Life Jacket Design Competition

Discussion in 'Projects & Proposals' started by brian eiland, Feb 15, 2006.

  1. brian eiland
    Joined: Jun 2002
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    Location: St Augustine Fl, Thailand

    brian eiland Senior Member

    THROW AWAY THE "RULE" BOOK
    Adam Malcom, a graduate student in the University of Virginia's Mechanical and Aerospace Engineering Program, was awarded the $5,000 grand prize in the first Innovations in Life Jacket Design Competition sponsored by the BoatU.S. Foundation for Boating Safety and the Personal Flotation Device Manufacturers Association (PFDMA). Competition criteria included wearability; reliability; cost; and innovation. What was notably absent from this list was the need to adhere to any of the established life jacket design regulations.

    "We received 182 submissions from armchair inventors, average boaters and students from as far away places as China and Australia," said PFDMA Executive Director Bernice McArdle. Some designs focused on improving existing life jacket models with new technology or style enhancements. Other designs were completely outside the box with little or no regard to current design guidelines, while others blended the two. Two design elements emerged as judges' favorites: the use of high-tech fabrics that could improve upon current designs, and devices that were the least obtrusive," she said.

    Malcom's winning entry was essentially the latter - a slender belt worn around the waist. The unit would stay out of the way and not retain body heat. When activated either manually with a ripcord or automatically via a CO2 gas cylinder, slender, symmetrically-arranged air bladders stored inside the belt inflate rising up to surround the wearer on all sides. No secondary action, such as sliding flotation over the head, is necessary. You simply float much like you would in an inner tube.

    The five Honorable Mentions went to:
    -Sean Denham, a student at Virginia Tech in Blacksburg, VA,
    majoring in Industrial Design proposed a T-shirt life jacket that blended a thin layer of kapok sandwiched between layers of neoprene built into a nylon/spandex shirt that also provided UVA sun protection.

    -Lisa Ma, Wayne Chang and Peter Tong of I3 Design in Pittsburgh, PA
    proposed a series of stylish "shirts" made with an inflatable fabric and a transferable C02 inflation kit that kept costs down.

    -Another student, Nicholas Weigel who attends Kendall College of Art and Design in Grand Rapids, MI,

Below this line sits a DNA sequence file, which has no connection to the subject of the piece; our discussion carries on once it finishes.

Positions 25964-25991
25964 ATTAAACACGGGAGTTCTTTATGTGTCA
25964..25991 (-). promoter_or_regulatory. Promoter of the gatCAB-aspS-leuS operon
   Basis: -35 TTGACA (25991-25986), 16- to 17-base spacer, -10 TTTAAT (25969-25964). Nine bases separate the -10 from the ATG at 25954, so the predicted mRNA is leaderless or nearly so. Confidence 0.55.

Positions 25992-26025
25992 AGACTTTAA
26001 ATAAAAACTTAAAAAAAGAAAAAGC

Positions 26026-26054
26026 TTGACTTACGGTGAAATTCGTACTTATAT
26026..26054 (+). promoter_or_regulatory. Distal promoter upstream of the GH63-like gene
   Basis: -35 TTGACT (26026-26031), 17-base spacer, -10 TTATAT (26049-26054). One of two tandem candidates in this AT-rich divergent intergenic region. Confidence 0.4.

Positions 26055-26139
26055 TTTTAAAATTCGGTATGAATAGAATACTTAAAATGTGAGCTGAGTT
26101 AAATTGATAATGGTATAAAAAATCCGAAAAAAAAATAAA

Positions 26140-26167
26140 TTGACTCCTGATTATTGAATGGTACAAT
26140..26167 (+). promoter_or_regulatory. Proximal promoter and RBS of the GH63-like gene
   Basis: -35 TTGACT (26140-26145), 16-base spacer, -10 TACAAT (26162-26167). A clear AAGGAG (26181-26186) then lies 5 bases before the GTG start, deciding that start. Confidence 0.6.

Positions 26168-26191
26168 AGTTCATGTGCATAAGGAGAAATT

proposed using a two-part foam that expanded to fill clear a buoyancy tube that went around the wearer's neck.

    - The "High Tide PFD" designed by Andrew Valentine, another Virginia Tech student and classmate of Honorable Mention winner, Sean Denham,
    had a sleek, stylish buoyant vest design. High-tech fabrics would keep the body cool and earth-friendly recycled styrene beads were used for flotation and body-conforming comfort.

    - Aqua-Aid," designed by inventor Mario DiForte, Jr. of Baltimore, MD.
    A press of a button inflates a 12" x 13" brightly colored vinyl float that's packed into a small, wrist-worn case.

    See for yourself:
    http://www.boatus.com/Foundation/Lifejacketdesign/winner.asp
     
  2. Doug Lord

    Doug Lord Guest

    Life Jacket/Trapeze Harness

    A few years ago when gettng my boat ready to test I looked for a life jacket that was also a trapeze harness. Couldn't find one anywhere. Seems like such a natural, safe combination.
    A year ago I found a small company in Melbourne ,Fl. producing just this harness/jacket combo. Anybody seen these being offered anywhere else? Anyone tried one?
     
  3. Atilla
    Joined: May 2006
    Posts: 4
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    Location: limerick

    Atilla New Member

    crewsaver harness/bouncey aid

    A mate of mine doing some crewing on a trapeze dingy had a harness that coupled as a floatation aid. but he also wore a traditional floatation jacket. when i queried him on it he said the rules didnt like the combination. I think this was as the floation of the harness was mostly located in the back padding and would cause an the wearer when submerged to face down in the water.
     
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